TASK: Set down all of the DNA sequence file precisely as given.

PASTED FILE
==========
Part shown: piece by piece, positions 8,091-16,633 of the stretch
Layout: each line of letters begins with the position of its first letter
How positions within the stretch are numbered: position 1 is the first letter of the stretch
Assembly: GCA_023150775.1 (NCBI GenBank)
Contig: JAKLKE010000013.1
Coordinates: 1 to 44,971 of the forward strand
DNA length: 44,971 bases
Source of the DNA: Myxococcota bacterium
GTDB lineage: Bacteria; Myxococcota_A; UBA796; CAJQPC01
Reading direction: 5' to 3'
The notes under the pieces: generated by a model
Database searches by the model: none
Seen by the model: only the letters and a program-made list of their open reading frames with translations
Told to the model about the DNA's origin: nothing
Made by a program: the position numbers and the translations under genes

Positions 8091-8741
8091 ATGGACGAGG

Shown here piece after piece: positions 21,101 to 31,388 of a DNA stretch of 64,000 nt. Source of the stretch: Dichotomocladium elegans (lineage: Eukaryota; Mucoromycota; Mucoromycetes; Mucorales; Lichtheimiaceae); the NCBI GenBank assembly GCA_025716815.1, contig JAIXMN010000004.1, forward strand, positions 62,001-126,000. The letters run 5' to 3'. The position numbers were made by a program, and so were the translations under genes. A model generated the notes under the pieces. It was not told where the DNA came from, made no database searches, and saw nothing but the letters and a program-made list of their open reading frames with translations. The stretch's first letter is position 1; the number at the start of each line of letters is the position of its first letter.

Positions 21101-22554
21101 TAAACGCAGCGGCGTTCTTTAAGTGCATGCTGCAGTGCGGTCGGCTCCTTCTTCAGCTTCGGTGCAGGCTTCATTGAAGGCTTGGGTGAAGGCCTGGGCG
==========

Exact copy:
Part shown: piece by piece, positions 8,091-16,633 of the stretch
Layout: each line of letters begins with the position of its first letter
How positions within the stretch are numbered: position 1 is the first letter of the stretch
Assembly: GCA_023150775.1 (NCBI GenBank)
Contig: JAKLKE010000013.1
Coordinates: 1 to 44,971 of the forward strand
DNA length: 44,971 bases
Source of the DNA: Myxococcota bacterium
GTDB lineage: Bacteria; Myxococcota_A; UBA796; CAJQPC01
Reading direction: 5' to 3'
The notes under the pieces: generated by a model
Database searches by the model: none
Seen by the model: only the letters and a program-made list of their open reading frames with translations
Told to the model about the DNA's origin: nothing
Made by a program: the position numbers and the translations under genes

Positions 8091-8741
8091 ATGGACGAGG

Shown here piece after piece: positions 21,101 to 31,388 of a DNA stretch of 64,000 nt. Source of the stretch: Dichotomocladium elegans (lineage: Eukaryota; Mucoromycota; Mucoromycetes; Mucorales; Lichtheimiaceae); the NCBI GenBank assembly GCA_025716815.1, contig JAIXMN010000004.1, forward strand, positions 62,001-126,000. The letters run 5' to 3'. The position numbers were made by a program, and so were the translations under genes. A model generated the notes under the pieces. It was not told where the DNA came from, made no database searches, and saw nothing but the letters and a program-made list of their open reading frames with translations. The stretch's first letter is position 1; the number at the start of each line of letters is the position of its first letter.

Positions 21101-22554
21101 TAAACGCAGCGGCGTTCTTTAAGTGCATGCTGCAGTGCGGTCGGCTCCTTCTTCAGCTTCGGTGCAGGCTTCATTGAAGGCTTGGGTGAAGGCCTGGGCG